The use of ETFs has grown rapidly over the last few years. In September of this year, the industry reached the milestone of 3,000 ETFs trading simultaneously, up 30% from as recently as December 2020.
This growth has seen ETFs develop from broad index funds into diverse and increasingly specialised investment vehicles. The proliferation of thematic ETFs – based around themes like clean energy and artificial intelligence – has given investors unprecedented choice and led to remarkable adoption statistics. From 2020 to 2021, the combined assets of global ETFs grew from $7.7 trillion to over $10 trillion.
2023 looks set to be another big year for ETF adoption. There are a number of reasons that we expect to see a boom, from cost efficiency to education.
We believe that the cost of living crisis will be a major factor affecting ETF adoption in 2023, both in terms of motivation behind investing and in terms of cost as a factor. We recently conducted a survey of over 1800 of our customers – 60% said that outperforming inflation was a key motivation for investing. With the crisis affecting households on a global scale, the need for more cost-effective investment solutions will grow.
Broadly speaking, ETFs come with relatively low fees when compared to mutual funds or other investment products because tracking an index is inherently less expensive than active management. At InvestEngine, for example, we don’t charge fees on our DIY portfolios, with investors paying only the almost negligible ETF fees.
Awareness is also likely to play a role not just next year but in the years to come. Our survey found that less than half of respondents had invested in ETFs before opening an account with InvestEngine.
This is a situation that will only improve with time. A 2021 survey from Opinium found that 34% of 18 to 34 year olds were invested in ETFs compared with only 5% of those over 55. Despite being around for a while, there is still a level of misunderstanding when it comes to what ETFs are and how they’re used. As an industry, this is something we’re working to change and we hope to see significant strides forward in this regard in 2023.
Chris Mellor, Head of Equity & Commodity Product Management at Invesco, told us: “We expect ETFs to continue growing in popularity as investors new to the structure begin to understand them and existing ETF investors find new ways to incorporate them into portfolios.
“A real game-changer has been the increased availability of ETFs through investor platforms, offering everyone access to investment strategies that were once only available to large institutions. The wide choice of ETFs and the simple way they can be bought and sold can be useful for investors wanting to be more involved with asset allocation decisions. That could be even more critical in 2023 if, as many expect, market conditions evolve to create new opportunities during the year.”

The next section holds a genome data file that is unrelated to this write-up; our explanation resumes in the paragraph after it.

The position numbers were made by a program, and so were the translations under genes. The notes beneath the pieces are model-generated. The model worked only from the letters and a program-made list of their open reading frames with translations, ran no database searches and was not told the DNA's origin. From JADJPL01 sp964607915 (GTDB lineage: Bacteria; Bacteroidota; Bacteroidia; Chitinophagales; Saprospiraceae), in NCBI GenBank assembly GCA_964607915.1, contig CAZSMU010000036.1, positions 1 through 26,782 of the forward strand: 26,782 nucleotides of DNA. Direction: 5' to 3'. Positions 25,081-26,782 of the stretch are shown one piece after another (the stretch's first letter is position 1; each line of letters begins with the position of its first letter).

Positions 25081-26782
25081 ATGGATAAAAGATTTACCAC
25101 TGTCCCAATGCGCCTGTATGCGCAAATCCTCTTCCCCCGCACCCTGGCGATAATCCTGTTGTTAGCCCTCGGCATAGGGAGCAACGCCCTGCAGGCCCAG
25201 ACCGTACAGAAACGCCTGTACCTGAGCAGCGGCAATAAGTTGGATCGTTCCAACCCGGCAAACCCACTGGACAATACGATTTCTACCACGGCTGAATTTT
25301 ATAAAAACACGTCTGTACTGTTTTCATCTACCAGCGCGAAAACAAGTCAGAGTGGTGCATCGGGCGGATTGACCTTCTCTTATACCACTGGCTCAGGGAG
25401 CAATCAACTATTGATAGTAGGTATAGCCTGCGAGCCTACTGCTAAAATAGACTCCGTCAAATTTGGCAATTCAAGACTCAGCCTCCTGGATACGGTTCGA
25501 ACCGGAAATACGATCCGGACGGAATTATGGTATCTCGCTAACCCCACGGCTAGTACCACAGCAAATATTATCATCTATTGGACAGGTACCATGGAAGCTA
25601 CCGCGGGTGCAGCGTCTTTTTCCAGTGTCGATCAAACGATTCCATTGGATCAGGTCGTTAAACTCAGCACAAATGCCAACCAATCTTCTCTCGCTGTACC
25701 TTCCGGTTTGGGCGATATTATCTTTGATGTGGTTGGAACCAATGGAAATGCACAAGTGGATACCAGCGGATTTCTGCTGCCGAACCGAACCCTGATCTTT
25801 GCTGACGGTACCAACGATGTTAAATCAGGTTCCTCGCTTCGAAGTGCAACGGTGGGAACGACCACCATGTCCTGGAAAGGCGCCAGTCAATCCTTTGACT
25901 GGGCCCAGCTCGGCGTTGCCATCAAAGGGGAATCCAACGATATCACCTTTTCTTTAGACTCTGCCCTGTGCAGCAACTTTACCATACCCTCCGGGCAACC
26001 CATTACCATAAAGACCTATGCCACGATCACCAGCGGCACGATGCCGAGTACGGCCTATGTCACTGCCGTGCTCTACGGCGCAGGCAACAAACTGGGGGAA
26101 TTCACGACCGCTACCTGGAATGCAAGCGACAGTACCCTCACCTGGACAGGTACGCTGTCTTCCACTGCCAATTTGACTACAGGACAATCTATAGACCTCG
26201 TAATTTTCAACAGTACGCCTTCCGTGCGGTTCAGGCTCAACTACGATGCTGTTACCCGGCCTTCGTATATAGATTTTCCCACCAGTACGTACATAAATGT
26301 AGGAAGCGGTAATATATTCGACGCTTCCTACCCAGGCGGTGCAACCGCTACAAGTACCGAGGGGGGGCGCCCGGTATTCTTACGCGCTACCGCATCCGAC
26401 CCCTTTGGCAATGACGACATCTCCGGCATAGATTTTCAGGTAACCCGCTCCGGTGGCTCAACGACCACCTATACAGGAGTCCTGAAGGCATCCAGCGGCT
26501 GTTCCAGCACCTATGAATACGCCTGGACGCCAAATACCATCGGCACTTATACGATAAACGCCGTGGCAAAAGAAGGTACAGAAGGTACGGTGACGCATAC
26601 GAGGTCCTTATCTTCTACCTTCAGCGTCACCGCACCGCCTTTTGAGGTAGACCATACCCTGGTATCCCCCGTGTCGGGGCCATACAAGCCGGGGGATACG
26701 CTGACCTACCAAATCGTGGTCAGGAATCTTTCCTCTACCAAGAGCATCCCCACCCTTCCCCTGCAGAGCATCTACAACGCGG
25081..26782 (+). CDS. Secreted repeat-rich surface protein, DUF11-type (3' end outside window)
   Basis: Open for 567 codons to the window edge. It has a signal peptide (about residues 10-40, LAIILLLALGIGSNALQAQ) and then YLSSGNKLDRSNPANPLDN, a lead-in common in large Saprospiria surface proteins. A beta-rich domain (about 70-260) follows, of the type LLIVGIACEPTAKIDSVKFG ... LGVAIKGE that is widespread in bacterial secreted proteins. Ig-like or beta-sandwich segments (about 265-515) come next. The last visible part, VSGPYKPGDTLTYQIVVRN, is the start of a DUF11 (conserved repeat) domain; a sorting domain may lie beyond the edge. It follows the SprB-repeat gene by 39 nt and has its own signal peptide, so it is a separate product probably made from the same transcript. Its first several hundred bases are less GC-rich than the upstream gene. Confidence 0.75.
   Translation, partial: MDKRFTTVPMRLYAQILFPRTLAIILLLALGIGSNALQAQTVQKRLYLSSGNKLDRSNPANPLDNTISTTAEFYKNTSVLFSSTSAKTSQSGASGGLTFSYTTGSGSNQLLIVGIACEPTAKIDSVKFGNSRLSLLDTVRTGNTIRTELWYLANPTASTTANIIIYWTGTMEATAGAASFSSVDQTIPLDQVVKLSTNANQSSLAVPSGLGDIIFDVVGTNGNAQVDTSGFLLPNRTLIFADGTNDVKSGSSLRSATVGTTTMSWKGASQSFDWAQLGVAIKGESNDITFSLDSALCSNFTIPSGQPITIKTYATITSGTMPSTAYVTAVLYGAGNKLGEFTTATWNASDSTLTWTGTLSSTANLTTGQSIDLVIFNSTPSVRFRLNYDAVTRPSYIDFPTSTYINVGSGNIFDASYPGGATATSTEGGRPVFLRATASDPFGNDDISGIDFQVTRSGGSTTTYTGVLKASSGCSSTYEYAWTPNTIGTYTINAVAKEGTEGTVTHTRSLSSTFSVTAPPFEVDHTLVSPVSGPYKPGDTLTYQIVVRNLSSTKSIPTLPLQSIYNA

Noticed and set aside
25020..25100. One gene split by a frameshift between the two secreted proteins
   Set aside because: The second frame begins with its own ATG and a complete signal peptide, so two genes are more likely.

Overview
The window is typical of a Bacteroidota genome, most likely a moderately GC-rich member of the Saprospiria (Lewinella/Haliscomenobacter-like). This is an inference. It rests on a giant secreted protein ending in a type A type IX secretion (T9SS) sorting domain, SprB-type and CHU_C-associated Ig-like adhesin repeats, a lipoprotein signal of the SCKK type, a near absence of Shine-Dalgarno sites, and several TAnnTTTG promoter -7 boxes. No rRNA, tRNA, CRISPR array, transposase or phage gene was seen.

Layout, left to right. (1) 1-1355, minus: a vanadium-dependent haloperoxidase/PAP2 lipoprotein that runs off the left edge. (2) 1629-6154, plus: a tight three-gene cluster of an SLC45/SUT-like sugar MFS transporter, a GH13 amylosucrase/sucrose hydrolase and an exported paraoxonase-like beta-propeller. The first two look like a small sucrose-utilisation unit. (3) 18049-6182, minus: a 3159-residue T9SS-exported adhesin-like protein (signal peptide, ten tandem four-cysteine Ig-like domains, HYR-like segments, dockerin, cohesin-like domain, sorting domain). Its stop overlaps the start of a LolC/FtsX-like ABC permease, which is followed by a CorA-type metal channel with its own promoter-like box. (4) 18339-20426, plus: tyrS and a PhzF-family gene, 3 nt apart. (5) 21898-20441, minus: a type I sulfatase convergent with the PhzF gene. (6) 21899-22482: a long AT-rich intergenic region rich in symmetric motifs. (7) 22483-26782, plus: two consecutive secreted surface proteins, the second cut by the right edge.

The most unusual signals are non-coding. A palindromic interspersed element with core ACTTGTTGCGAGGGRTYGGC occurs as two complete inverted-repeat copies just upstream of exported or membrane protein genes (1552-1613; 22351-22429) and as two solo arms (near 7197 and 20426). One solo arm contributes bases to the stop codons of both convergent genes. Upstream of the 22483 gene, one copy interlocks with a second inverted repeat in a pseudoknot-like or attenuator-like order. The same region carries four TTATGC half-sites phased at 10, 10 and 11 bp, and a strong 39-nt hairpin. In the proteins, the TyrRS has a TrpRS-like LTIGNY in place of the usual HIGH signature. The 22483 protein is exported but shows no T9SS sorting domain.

Andrew Prosser, Head of Investments at InvestEngine, agreed, saying: “Both retail and professional investors alike are turning to lower-cost index tracking ETFs as the core building blocks of their portfolios. InvestEngine have seen this rising demand for ETFs reflected in our own growth, with assets on the platform growing by 488% from the start of the year to the end of October – from £17m to over £100m.
“This growth in ETF popularity is likely to continue for several reasons. The increasing number of new entrants into the ETF market, ongoing innovation around ETF offerings, and increased accessibility through a growing variety of distribution channels are all likely to continue to fuel net inflows.
“As well as providing easy access to market returns, ETFs are also proving to be popular options for those investors looking to implement factor-based investment strategies, which target company characteristics associated with higher returns, aim to diversify global market-tracking portfolios through introducing additional types of uncorrelated risks. ESG focused ETFs also continue to be a favoured platform through which investors can express their views, and the sustained innovation in thematic ETFs should provide further support for continued ETF growth.
“In addition, as investors become increasingly aware that asset allocation tends to be a more important driver of returns than individual security selection, they will continue to turn to ETFs as cheap and convenient vehicles for implementing allocation decisions. Finally, their enduring cost advantage over active funds remains a key driver, and should continue to boost ETF adoption regardless of market direction.”
January 2023 marks the 30th birthday of the first ever ETF, the SPDR S&P 500 ETF Trust. Despite the rapid growth in ETF usage over the last five years or so, they’re nothing new, with global assets reaching $1 trillion as far back as 2009.
We expect to see growth accelerate in 2023 for the reasons we’ve outlined. With the average investor becoming more aware of the benefits of ETF ownership both in terms of cost and practicality, we expect the next year to be big for the blossoming industry.